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LOUIS APPELT. Editor.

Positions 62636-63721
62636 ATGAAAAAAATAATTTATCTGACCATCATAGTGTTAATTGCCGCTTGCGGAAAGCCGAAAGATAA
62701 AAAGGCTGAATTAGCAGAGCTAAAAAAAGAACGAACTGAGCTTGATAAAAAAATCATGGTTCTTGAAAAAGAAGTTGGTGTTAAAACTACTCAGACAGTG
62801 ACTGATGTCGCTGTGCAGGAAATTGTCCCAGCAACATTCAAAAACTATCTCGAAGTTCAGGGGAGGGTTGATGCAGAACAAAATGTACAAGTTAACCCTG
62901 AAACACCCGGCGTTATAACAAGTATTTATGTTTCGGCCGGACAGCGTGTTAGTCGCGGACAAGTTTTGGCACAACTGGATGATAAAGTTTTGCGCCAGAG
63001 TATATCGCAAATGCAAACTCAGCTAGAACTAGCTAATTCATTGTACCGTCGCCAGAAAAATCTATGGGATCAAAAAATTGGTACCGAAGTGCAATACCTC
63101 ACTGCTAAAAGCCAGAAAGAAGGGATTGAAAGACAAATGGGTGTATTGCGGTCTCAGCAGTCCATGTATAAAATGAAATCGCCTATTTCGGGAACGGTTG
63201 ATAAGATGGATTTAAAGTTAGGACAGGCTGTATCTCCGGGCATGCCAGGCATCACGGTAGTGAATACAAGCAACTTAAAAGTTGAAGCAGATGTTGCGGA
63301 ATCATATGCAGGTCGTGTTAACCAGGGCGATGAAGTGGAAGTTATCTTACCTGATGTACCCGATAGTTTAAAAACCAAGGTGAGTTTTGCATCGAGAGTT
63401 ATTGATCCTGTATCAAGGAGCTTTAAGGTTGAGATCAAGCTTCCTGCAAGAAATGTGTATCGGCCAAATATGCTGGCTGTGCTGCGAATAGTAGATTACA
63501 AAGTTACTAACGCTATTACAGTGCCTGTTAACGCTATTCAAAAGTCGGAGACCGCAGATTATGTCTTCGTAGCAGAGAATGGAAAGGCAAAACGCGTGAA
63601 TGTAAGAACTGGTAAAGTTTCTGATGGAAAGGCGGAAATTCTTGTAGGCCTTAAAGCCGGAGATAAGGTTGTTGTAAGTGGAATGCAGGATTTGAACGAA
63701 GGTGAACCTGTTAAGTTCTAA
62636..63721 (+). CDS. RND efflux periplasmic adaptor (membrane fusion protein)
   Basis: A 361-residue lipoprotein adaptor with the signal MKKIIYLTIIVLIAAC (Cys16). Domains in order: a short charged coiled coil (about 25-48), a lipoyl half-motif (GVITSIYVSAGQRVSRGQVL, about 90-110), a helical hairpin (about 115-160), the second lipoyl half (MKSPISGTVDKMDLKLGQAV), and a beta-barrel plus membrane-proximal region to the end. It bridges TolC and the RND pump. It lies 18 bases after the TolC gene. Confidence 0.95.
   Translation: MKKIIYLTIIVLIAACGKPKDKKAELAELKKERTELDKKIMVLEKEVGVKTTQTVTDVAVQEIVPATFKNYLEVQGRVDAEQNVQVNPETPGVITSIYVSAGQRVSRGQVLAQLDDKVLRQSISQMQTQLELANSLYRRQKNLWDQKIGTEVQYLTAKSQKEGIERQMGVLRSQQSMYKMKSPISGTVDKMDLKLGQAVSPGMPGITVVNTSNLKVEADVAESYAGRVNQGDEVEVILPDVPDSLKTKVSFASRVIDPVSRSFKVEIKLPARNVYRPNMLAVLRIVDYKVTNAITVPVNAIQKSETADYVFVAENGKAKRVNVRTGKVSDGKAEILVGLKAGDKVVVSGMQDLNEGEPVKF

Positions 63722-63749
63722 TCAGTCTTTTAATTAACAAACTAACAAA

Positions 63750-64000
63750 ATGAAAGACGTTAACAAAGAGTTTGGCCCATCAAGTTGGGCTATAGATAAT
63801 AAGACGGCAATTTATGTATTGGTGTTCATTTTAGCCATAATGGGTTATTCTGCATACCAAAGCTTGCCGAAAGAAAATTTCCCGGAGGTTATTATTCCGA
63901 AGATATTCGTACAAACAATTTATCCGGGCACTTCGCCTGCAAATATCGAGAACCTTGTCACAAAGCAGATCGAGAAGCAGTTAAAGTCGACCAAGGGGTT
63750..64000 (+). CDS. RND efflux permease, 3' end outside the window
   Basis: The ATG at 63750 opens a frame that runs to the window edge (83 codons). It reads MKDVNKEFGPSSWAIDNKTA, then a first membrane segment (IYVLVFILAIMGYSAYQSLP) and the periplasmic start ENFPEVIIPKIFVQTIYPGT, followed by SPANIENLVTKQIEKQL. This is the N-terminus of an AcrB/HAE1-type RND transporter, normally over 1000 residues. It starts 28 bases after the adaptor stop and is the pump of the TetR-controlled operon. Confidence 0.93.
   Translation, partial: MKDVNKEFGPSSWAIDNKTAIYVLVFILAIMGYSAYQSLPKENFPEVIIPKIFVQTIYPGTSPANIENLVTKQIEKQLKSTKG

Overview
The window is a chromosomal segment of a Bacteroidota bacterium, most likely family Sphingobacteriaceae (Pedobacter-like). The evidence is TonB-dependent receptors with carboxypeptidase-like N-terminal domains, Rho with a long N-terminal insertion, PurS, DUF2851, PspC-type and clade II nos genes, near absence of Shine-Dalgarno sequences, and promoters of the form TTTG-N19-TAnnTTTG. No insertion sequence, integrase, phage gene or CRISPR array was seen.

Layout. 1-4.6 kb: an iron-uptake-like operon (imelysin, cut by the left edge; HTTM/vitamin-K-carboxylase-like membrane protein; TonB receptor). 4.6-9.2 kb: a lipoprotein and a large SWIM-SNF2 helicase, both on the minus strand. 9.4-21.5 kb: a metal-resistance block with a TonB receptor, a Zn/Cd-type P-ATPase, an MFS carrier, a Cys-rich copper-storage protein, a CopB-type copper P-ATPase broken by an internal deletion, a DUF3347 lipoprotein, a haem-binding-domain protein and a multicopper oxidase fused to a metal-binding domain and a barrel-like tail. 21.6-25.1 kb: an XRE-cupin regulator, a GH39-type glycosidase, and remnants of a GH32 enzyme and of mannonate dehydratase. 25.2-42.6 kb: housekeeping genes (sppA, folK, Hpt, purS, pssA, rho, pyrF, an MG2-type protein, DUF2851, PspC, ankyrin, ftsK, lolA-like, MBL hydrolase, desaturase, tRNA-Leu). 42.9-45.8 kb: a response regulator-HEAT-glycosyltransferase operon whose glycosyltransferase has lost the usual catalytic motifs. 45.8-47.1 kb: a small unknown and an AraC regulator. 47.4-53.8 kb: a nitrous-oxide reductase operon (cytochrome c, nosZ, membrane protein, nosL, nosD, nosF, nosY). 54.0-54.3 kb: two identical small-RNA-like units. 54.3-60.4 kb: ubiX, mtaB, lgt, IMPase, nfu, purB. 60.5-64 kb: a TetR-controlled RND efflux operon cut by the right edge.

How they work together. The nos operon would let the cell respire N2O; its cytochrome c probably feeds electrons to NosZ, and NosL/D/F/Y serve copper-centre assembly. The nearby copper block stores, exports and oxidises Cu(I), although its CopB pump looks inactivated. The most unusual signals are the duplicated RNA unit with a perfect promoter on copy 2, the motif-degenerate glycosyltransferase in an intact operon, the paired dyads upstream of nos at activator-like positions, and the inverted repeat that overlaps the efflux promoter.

MANNNIG. S. C., SEPT. 28, 1904. PUBLISHED EVERY WEDNESDAY. SUBSCRIPTION RATES: one year........... ............. 1 50 Six months............ . .--- -.---. Four months................................ 50 ADVERTISING RATES: One square. one time. 51: each subsequent in sertion. 50 cents. Obituaries and Tributes of Respect charaed for as regular advertisements. L.iberal contracts made for three. six and twelve months Entered at the Postoffice at Manning as See ona Class matter. A VIEW FROM ABROAD. We are in receipt of a letter from a'former South Carolinian, now living in West Virginia, ask ing us to write an editorial on the subject "In South Carolina, there is no God save the Dispen sary, and Tillman is its Prophet." This correspondent evidently keeps posted on South Carolina politics and has reached the con clusion that the entire popula tion worship at the dispensary shrine, and regard Tillman as an' idol. He is mistaken, the only part 'of our population thus be nighted are the politicians, and they would not be so, if they had the manhood to acknowledge the ownership of their souls, and strike the political shackles from their limbs. Our political sys tem, is virtually a deed conveyed to those in charge of the party machine, and it will continue to : be so until the people take more interest in our political affairs when the reorganization time comes. Every two years the party is supposed to be reorgan ized, clubs are called together, very few attend, and the same set of delegates attend the con vention from year to year, as it is in the county, so it is in the State, with the result that the same gang of politicians continue in possession of the machinery, and use it for their. own aggran dizement. In this way Tillman is made the Idol, and the dispen sary is the test of loyalty, hon or and ability: it is surpris ing to look upon the manner of men who fall down and worship at the shrine of these 'false gods for the sake of office. We favor the dispensary as a money mak ing scheme, and to regulate an evil, but there are those who are not in favor of it, and have op posed it as an iniquitous scheme which is -damning the souls of men, robbing the church, and defiling homes, yet the greed for office made them bow down be fore this juggernaut, and give a false sound to the note of their religious professions. We are not surprised that peo ple living in other States should think the people of this State ] are without a God, save "the Dis pensary and Tillman," when in the columns of the newspapers in the recent past, candidates!. made their loyalty to both the] Dispensary and Tilln-an, para-8 mount. Character, and ability. was a secondary consideration, - just so. a man stuck close to the Dispensary and Tiflman, his cre dentials were marked "0 K," by the powers for the enslaved vot ers. There will be a better time we believe, the indications point1 strongly in the direction of puri-2 fying our politics. - We believe, if the proper agi tating is done just before party reorganization two years hence, the county and State conventions will be in the control of men who will change. the party constitu-, tion and rules so that a candi -date for office need not stultify 'himself in order to secure votes political preferment, nor need he 'be required to accept issues which are repugnant to his priu-1 ciples, When this is done men of ability will regard it an honor' 'to stand for public office, and we will be rid of the gang of time-servers who are barnacles upon our body politic, and who are fast bringing the State into disrepute, and the law in con tempt. Daniel J. Sully, the great cot ton price pusher, is back in the pit on 'change, and we look for his manipulations to be repeated, but at the same time we cannot advise our farmers to hold their cotton. It is our judgment that as long as cotton will bring the present prices, no farmer who is encumbered with debt can afford to speculate by holding for higher prices. Our advice is, to gather the staple as fast as pos sible, and turn it into the cash. -Then square the store account, lift the mortgage, and buy sup plies for next year. No farmer in debt can take the chances of holding cotton when the price will give him a profit. The legislature should take some steps with regard to free tuition at our State educational institutions. It is not right to require the people to pay taxes for thc education of the children of high officials and others who are amply able to pay tuition sfees. The Citadel, Clemson and Winthrop, are supposed to give free tuition to only those whose parents are unable to pay tuition, but from what we see stated in various newspapers, we find that those in charge of these institu tions are aiding and abetting in a fraud upon the people by dis regarding the free tuition laws. We are informed that the chil *dren of men who hold high poli ticalpositions, and men of for tune have been, and are continu ing to be educated free at all of our State educational institu tions, and if this be true, the legislature should take steps to piut ano to this imposition. - Harmony Presbytery. Ir. Editor: Harmony Presbytery convenes in the Presbyterian church of Manning 01 next Tuesday evening. October 4th, a! 8 o'clock. It may be a matter of publi interest to publish some facts and in formation in your paper. Harmony Presbytery embraces th( counties of Sumter, Clarendon, Wil iamsburg, and Georgetown, and part of Lee, Kershaw, and Florence. Ther( are at present 13 ministers, 34 churche and three candidates in the Presbv tery. Each church is entitled to on representative. The sessions are ex ected to extend from Tuesday even ng to Friday evening, and all the ses ions are opened to the public, who ar ordially invited to attend. Dinner wil be served on the grounds on. Wednes !ay, Thursday, and Friday. There wil be preaching on each morning at 1. >'clock and each evening at 8 o'clock here will be communion service ox Wednesday morning. Each afternooz ome popular theme will be discusse< it 3:30. Of course the above schedule is liable o be changed to suit the Presbytery he opening sermon will be preachet >y Rev. W. S. Foster. Mr. Howerton rho preached in the Presbyteriaz hurch for one month during the sum ner of 1903,will be examined for license hese examinations are generally o nterest to the public. We hope the meeting of the Presby ,ery will prove an interesting meeting Lo the public. Our people of our sistei lenominations are as cordially invite( ts those of the Presbyterian church Ne hope none will be embarrassad le ause of the dinner on the grounds. I ,ny are unwilling to come withou1 ringing a basket such a contributiot till be received with cordial good will ut they are not asked to bring a con ribution. Very truly yours, J. M. HOLLADAY. The following schedule of service, luring the meeting of the Presbyter3 nay be expected. Tuesday evening preaching by Rev . S. Porter. Wednesday morning preaching b3 )r. N. W. Edmunds. Wednesday afternoon Foreign Mis ion meeting and addresses by Revs [as. McDowell, Dr. McKay, J. C. Bai. ey, V. P. Gaston. Wednesday evening preaching b3 ev. Dr. McKay. Thursday morning preaching b: lev. J. C. Bailey. . . Thursday afternoon Home Missiot neeting and addresses. Thursday evening preaching by Car 3arth. Friday morning preaching by Rev I. T. Darnall. Friday afternoon sermon by Mr lowerton. Friday evening preaching (to be an ounced.) $100 Reward, $100. The readers of this paper will be pleased t earn that there is at least one dreaded diseas hat science has been able to cure in all it. tages, and that isCatarrh. HairsCatarrh Cun s the only positive cure known to the medica aternity. Catarrh being a constitutional dis ase. requires a constitutional treatment. Hall' atrrh Cure is taken internally. acting directl pon the blood and mucous surfaces of the sy em. thereby destroying the foundation of thi seaseand giving the patient strength by build s up the constitution and assisting nature it oing its work. The proprietors have so muel aith in its curative powers, that they offer Oni undred Dollars for any case that it fails t< Ur. Send for list of testimonials. Address. F. J. CHENEY & Co.. Toledo. O Sold byv druggists. 75c. Halls Family Pills are the best. Alcoln Siftings. aitor The anning Times: Miss. Boozer who has been visiting at Irs. Nettles' returned to Georgetowi ast Tuesday. We fear - some one ia mothering grief as it. does not shou self as plainly as would be natural. Mrs. Harrell of Florence- is visiting Ler daughter Mrs J. P. Wells. Miss Hook is visiting her brother Ir. W. M. Hook. Miss Lucy Hinson who has been vis ting Miss Alice Harvin returned tC Ler home at Bainbridge, Ga., last 'hursday. Mr. L. D. Nettles of Lanes spent yes. erday and today with Mr. J:J. Nettles. Miss Lamb Mims spent yesterday at her home. Miss Berta Pringle spent yesterday Sumter. We object to all the young ies leaving town on Sundays, but we an't help it; they wil] go. A crowd of our young folks went out Mr, E. D. Hodge's last .Tuesday ght, and had no mercy on his grap ie. AlU enjoyed the ride, and. e delicious grapes. Mr. Hodge is a ery generous-hearted, jolly kind o: ellow, and we feel sure ~made the rowd feel at home. Mr. D. C. Shaw spent yesterday it sumter. Mr. J. P. Wells who has been quite ik is able to be at work again. PAT. Alcolu Sept. 26, 1904. Greeleyvme Genigs. ditor The Manning Times: Our town is still'on a boom, the bank gas opened on the 15th, and is doing [ood business. All of our merchants iave full stocks of goods and all seeiz o be getting their share of business, Lumber is being placed for the erec ,ion of a new store to be occupied by fr. W. L. Taylor, and we understanc ,here is to be a new brick store built it ,he near future, it is to be two storie ith a hall over head for the camp o: v. . W. The Mallard Lumber Co., is putting .n a much heavier mill than the one hat was burnt, 'and hope to be sawing iext week. The ladies of the Baptist church wil ive a festival at the town hall to norrow night for the benefit of the ihurch. Come down Mr. Editor, ani elp us out. Messrs Sam Hogan and Willie Brad cam went over to Foreston Sunday. Ir he language of your Foreston corres 3ondent "the Greeleyville boys do lov o go to Foreston." Miss Neta McRoy spent Sunday an' ionday with her sister Mrs. B. E slarkson. Our school opened on the 19th, wit] dvr. Capers Smith as principal an< ddissIrene Brailsford as assistant. Come and see us Mr. Editor. OBSERVER. Greeleyville, Sept. 27, 190s. THE CHRISTIAN churches at Con santinople, Turkey; and Yokahoma Japan, have long used the Longman 3 Martinez Paints for painting theil :hurches. Liberal contributions of L. & M~ Paint will be given for such purposes wherever a church is located. F. M. Scofield, Harris Springs, S. C. writes. "I painted our old homesteaf with L. & M. twenty-six years ago. No painted since; looks better than house: painted in the last four years." W. B. Barr, Charleston, W. Va. writes. "Painted Frankenburg bloc] with L. & M., shows better than an' buildings here have ever done; standi ut as though varnished, and and act cal cost of paint was less than 81.20 pel gllon. Wears and covers like gold.' These Celebrated Paints are sold b: bhe R. B. Loryea Drug Store. [o my friends and fellow citizens: Please accept my thanks for the con ience and endorsement expressed b; rour votes in the recent primary elec ion. I shall continue to do my duty as I see it, without fear or favor or th< iope of reward, other than the contin ued prosperity and improvement in ou: shools and the salaries, Sincerely grateful, ranola Dots. Editor The Manning Times: Notwithstanding the fact that this September sunshine is rapidly opening the cotton, harvesting is slow, owing to a variety of circumstances. Pickers holding back for fifty cents, and it is now generally acknowledged that farm ers will be compelled to yield to their demands. The so-called Farmers' Club is now on the war-path, and we hope will be successful in its attempts to reform things in general. There are many evils which ought to be remedied: so vast is the number that the club would do well to enlist the Salvation Army in the war between Might and Right. The church, which should be the great exponent of the Christian religion, becomes a mockery when we see in its fold many whose lives, instead of leading others onward and upward, are a reproach to religion, some whose frosted heads are ripe for the grim reaper, leading the youth of the land astray by pernicious examples. We are happy to report that the army worm of 1904 is a very aristocratic fellow in his tastes, seeming to prefer the rich mien's cotton, and passing the small farmers with contempt. He is waiting for the poor farmers to get up an ancestry, before condes cending to notice their fields. Mr. Editor, your views on immigra tion are just the thing for this day and time. We, who believe that a man should develop every God-given faculty have no time to consider our neighbor's ancestry and antecedents. Our dead forefathers played their part in life's great drama, some of them might "have drawn a good bow at Hastings," but they cannot support, educate and make citizens of their posterity. That is our work, and to accomplish it we must hew down the walls of prejudice and cling to our traditions only so far as they conduce to place us on a high plane of citizenship-Now for news. Miss Mariam Ragin of Pinewood, has returned home after a pleasant visit to relatives in this community. Mr. C. W. Evans has accepted a positiou in Summerton. Miss I. E. Way returned last Satur day from a visit to relations in Me chanicsville. Mr. S. C. Way and Mr. W. Miller, visited friends in Pinewood last week. Miss Louise Broadway, is on a visit to Miss May Harvin, of this 'neigh borhood. Miss Ben Harvin and William Cou lette left last week for Clemson College Miss Lena and Gertrude Holladay left last. week for college in North Carolina. Miss Evelyn Holladay has returned to Charleston, after a visit to relatives in this neighborhood. Miss Bessie Holladay left last week to attend school in Orangeburg. Miss Mary Harvin is attending school in Greeville. W. Summerton News. Editor The Maumnng Times: In writing this letter I feel like I must congratulate the ninth grade of the Summerton school and Mr. Ervin Belser .mpst of all for the fine letter from this place to the TmrEs last week. I also fpel like the host of readers of the TInis will join me in congratulat ing youl Mr. Editor in the growth of your paper and I say that every .one who l6ives his country and the right thing, should do their part toward the paper so that the Manning TaMEs can prosper and maintain the high stand ard it has made. The second suit for damages against the county at this place in the pass few weeks was held here last Friday. Mr. B.C. Raginbrought suitagainst Claren don county in the sum of one hundred dollars for damage to his horse and bug gy on the public highway. The case resulted in a mistrial, now we feel like some of the jurors that Mr. Ragin is entitled to damages, but that the county was not liable, and that the damages should come from the parties that were using the turnout. Dr. Leon Fisher and Miss Addle Broadway were married on the 20th. Mr. H. R?. Meldau is making an ad dition en his store. H. Summerton Sept. 27. Letter to L. C. Ingram. Dear Sir: Who you can buy paint for less than Devoe; don't save your money. Mr. Aaron Higgins, Plainfield, N. J. always used 15 gallons of paint for his house; Devoe took 11. Mr. Ezra Rathmell, Williamsport Pa. Ilways used 11; Devoe took 6. Mr. Burt Young, Gira~rd, Pa. always used a gallon for certain rooms; took half as much Devoe. Mr. Nathaniel Barber, Canton, N. Y. bought 12 Devoe; used less than 6. You can always buy paint for less than Devoe; don't save your money. The wearing counts the same way and doubles the difference. The cost of painting is by the gallon. Weak paint costs most; mn gallon. Yours truly, 16 F. W. DEVOE &CO. P. S.-Manning Hardware sell our paint. Suicide in Bennettsville. IBennettsville, Sept. 22.-George W. Taylor, of Bennettsville, a photograph er, lies dead from a bullet sent into his brain by his own hand about 9 o'clock this moruing. The ball entered the right temple and went almost through the skull at the left side of the fore head.He was unconscious from the time of the shooting, but lived till five this afternoon. Taylor had been drinking heavily about two weeks, and last night had delirium tremens at his room at C. W. Crassland's, where he boarded. He imigined that three young men in town were trying to kill him on account of a remark which he said they accused him of making about a young lady. Mr. Crossland and Taylor's room mate, Wal ter McCall, were up nearly all night trying to get him quiet. Early in the morning he came down stairs but heard a gun fire in the creek near by and ran up to his room and went under the bed. Afterwards he came down again and went to the residence of his friend, B. F. McLendon, and asked for the loan of a pistol, saying he was going to Cheraw. M,endon ips4e an evasive reply, but Taylor gnntic~d, top); th~e pistol from the room and went to his stiydio,. He called G. W. Waddill, who was passing, and repeated the story about the boys trying to kill him. Mr. Waddill in vestiated and found it to b~eipgin ary. The Mayor heard of Taylor's condi. tion and sent Policeman David to iin. vestigate. David taiked with Taylor and phoned for a doctor. He then start ~ed to report to the Mayor. Waddili persuaded Taylor to go home with him, and ordered his buggy to take him. Waddill was standing in the front door and Taylor went back to get his coat, as Waddill thought. Just as Taylor went behind a screen the pistol fired. Waddill rushed to him and found him lying on the floor, unconscious, with a hole in his temple. Before the shoot ng it was noticed that Taylor had gashes on his throat, and it was after. wards found that there was a stab in the left breast. Blood in Taylor's room at Crossland's indicates that he tried to kill himself with a knife there last night or early this morning. Taylor was about 35 and unmarried. He came from North Carolina about fifteen years ago, and was doing a good photographic busmness. He was a gen erous and jovial man and liked by all. His brother, J. B. Taylor, of Manning, arrived to-night.-R. L. F. in News and "Bob" Pierson Kiled. The many acquintances of Robert M. Pierson will be shocked to read the accompanying sad news. The deceased was born and reared near New Zion, this county, and was well and favor ably known. His sudden tragic end only proves the uncertainty of life. The burial took place in Sumter Monday. Mr. R. M. Pierson, a retired lumber man, who was until recently a resident of Walterboro, S. C., was killed by a fall from a trolley car in Savannah Sat urday night. Mr. Pierson was with his fiance, Miss Westendorf. who formerly lived in Charleston. The following ac count of the accident was published in the Savannah Morning News of Sun (lay: "While with the young lady whom le was to inake his bride next Wednes ay, Mr. R. M. Pierson, a wealthy and retired saw mill man of Walterboro, S. C., fell from a Liberty 'street trolley car on West Broad street at the union station early last night and sustained injuries from which he died several hours later at the Savannah Hospital. "Miss Leah Anderson Westendoff, daughter of Mrs. James E. Westen dortr, until recently of Charleston, and Mr. Pierson was to have been married Wednesday morning at the home of the bride's mother.tNo. 4 Ogletorpe avenue, west. Miss Westendorg's trousseau had been prepared and all arrange ments had been made for the wedding. ,'Early last nigbt Miss Westendorff, her mother and Mr. Pierson started for the union station and boarded a Liberty street car. The car was almost at a standstill when Mr. Pierson step ed off for the purpose of as isting Miss Westendorf and her mother. In some way he missed his footing and fell backwards, striking on his head on the vitrified brick pave ment. "He was unconscious when as ;istance reached him and never spoke after falling. The police ambulance was summoned and Dr. W. W. Owens was called. Mr. Pirson was taken to the Savannah Hospital, where an examination was made. There was no evidence of a fracture of the skull although he never regained conscious oess. He died about midnight. "Miss Westendorif and her mother went to the hospital and were almost prostrated' when Mr. Pierson's death was made known to them. It had been hoped that his injuries were not of a serious nature, and his death was a great shock to his intended bride. "Mr. Pierson, until about four years ago, was engaged in the lumber and saw mill business at Walterboro and was successful. He retired and had spent considerable of his time in travel ling. Several months ago he met Miss Westendorff at her home in this city, and a friendship which he had cherish ed for the family in South Carolina, ripened into love for the daughter he met here. All arrangements had been made for the wedding and a bridal trip was to have been made to St. Louis. In Memariam. On the morning of September 8th, 1904 death with its cituel and relentless hand invaded the ranks of our Sunday school and took from our midst one of its purest aad lovliest members, Vir inia Land. Surely he selected a sin ing mark. Sad memories fill our hearts today as we look for the beauti ul face that has gone forever, but mid our deep sorrow and blinding ears we can but exclaim, God's ways are not like ours. Under the mysterious visitations of Divine Providence it is but natural to rieve. Yes. it is even right to do .so, nd with the fond .parents and, loving brothers and sisters we freely mingle ur tears of sorrow, but not as those who have no hope for Tis when our eyes are blinded with their tears, And see no light nor hope for future - years, ci Nor happiness nor peace nor anyshing, rhat we discern the shadow of thy - wing." Therefore Resolved that in the death f Virginia Land the Foreston Metho list Sunday school has lost a faithful tnd attentive punil, and her teachers tnd associates a liind and loving friend. Resolved, That a blank page in the ninute book be inscribed to her mem )ry, and a copy of this preamble and esolutions besent to her family, and ublished in the county papers and southern Christian Advocate. By or ler of the Sunday school. 0. W. NETTLES, Secretary. Foreston, Sept. 28, 1904. Notice to Creditors. All persons having claims against bhe estate of A. F. Richardson, de ~eased, .will present them dul y at bested, and' those owing said estate will make payment to JAMES B, RICHARDSON, Administrator. Pinewood, S. C. THE CHAMPION STUMP PULLER, The Strongest, the Simplest and most eco nomical of all Stump Hullers. Try it be fore you pay for it. Guaranteed to pull yor stmor rno pay a-d. and prices. THE CHAMPION STUMP POLLER CO., coLm Bma. s. C. PARKER'S HARBALSAM 40c.si otlid R. B. LI.IYEA DRUG STORE, ISAAC M. LORYEA, Prop., Sign of the . . Golden Mortar, Beg to inform their many friends and custom ers that they are prepared to supply their wants with their accustomed celerity.. We carry a full and complete line im every de ;artment of the DRUG BUSINESS ad every attention is shown to the wants of their customers For Xany Years We have endeavore.d to give the very best at ;etion to our customers' wants, and feel that rp paisuceeded. DRUGS, MEDICINES ad CHEMICAL~S is complete i every particular and every and av demand can be supplied.. W~hen in need of PURE DRUGS and MEDI 3NES call on us and we can give you general MaIL ODERS receive our careful and im ndiate attention on day of receipt. We hope for your kind patronage whileh for -ars we have earnestly striven to merit. ISAAC M, LORYEA, Proprietor, Sign of the Golcden Mortar MANNING, S. C. Clothing FOR FALL AND WINTER. Our Fall and Winter Garments are now ready, and Clothing, Hats and Furni-shing God, we would 1ike the pleasure of supplying. We would certainly like to number you among our lence of our dlohng wand the reasonableness of or prices. In New Quarters. We now occupy the Ryttenberg Building, Main and Liberty streets. THr 0. J. CHAN OLER U A * qi U *& 8We are g Now Open? and ready to serve the public with as nice 1ine of ? Fancy & Staple Groceries.t, as can be purchased. We also keep all the Seasonable Fruits and, the Freshest of Crackers. GIVE US A TR IA L. $10 for a' Name Having recently perfected a Combination Lead, we wish to get a suitable brand-name. For the one we donsider the best we" will give $10. Contest closes October 1st. . SEND YOUR SUGGESTIONS TO LELAND MOORE PAINT&OIL. o Manufacturers of "Pure Mixed Paints," 211 East Vay Street, Charleston, S. C WANTED! One hundred thousand acres of cypress timber at once. WilLbuy or small tracts at large or small figures and will pay cash. We have on our files a number of very fine farms in the upper and Piedmont-section of South Carolina and adjoining States,.for sale a sonable figures. These lands need no drainage and are generally supplied with fresh running water. Any crops that are raised. from Florida to C ada can be grown successfully on these lands without irrigation.- Now is - the time to buy, as the tendency is upward in price. Address, ,=Southern Field Real Estate Exchane SPAB.TA]PEEB~.Qr, S. C. J. H. CARLISLE, Jr., Secretary and Treasurer. BRING YOUR Job Wcwkr TO THE TINES OFHICE. IfIts for You to DecIde: 9 Whether or not you want the best goods at moderate cost. If9 9you are looking for new, stylish and up-to-date Dress Goods, come and let us show you through our new fall line. Our buyer? 9@ is just back from the Northern markets, where he bought the9 most complete line, that ever came to Manning. *We will takej much pleasure in showing you through our line. WHAT'S THE~W 9 USE of waiting for cold weather? Come now while you have the9: 9 cream of the lot to select from.9 * Fancy Mixed Suitings s We are, showing Fancy Miixed Suitings imvery rich effects * Something new, stylish and up-to-date. When you are yearing 9 *Suits made from these you can feel assured that you have the *very latest out. * All the newest Waist Goods. We have them and a very large9 9 variety to select frdm at prices that are reasonable. Come get * yours before they are all picked over.9 8NOVELTIES IN BLACK GOODS. ' Handsome, stylish effects, are ready for ins'pection. Come and let us show you these, judge for yourself. Prices that will Wsuit you. - Al knd.Trimmin gs. Al id.You can get everything in Trimmings frojn us 9 that you will need to trim that new dress. WTailor-Made Skirts. Wehave a big assortment of ready Tailored Skirts, all kinds 9and sizes. Very stylish and well-made. ~They are the kinds that9 9 will be worn in all the large cities this season.9 * SHOES, SHOES. - We sell the celebrated HA MILTON-BROWN SHOES. Every 9pair satisfies, wears well, fit the feet and are .comfortable. All9 sizes-and styles. Try a pair from us and yon will be pleased. Clothing ng Let us say right here we 9 sell the famous SCHLOSS BROS* CLOTHES. / No need to say more. When I ~ you wear clothes made by9 9 ~Schloss Bros. you wear the9 best. Made well, wvears well, fits well, looks well. Don't ,,,. wait. Buy your Suit now scmLOSS sROS & Co and get your money's worth. Yours for business,9 THE OLD RELIABLE, * 8. A. FRIG8EY, J. H. RIGBY, tlanager.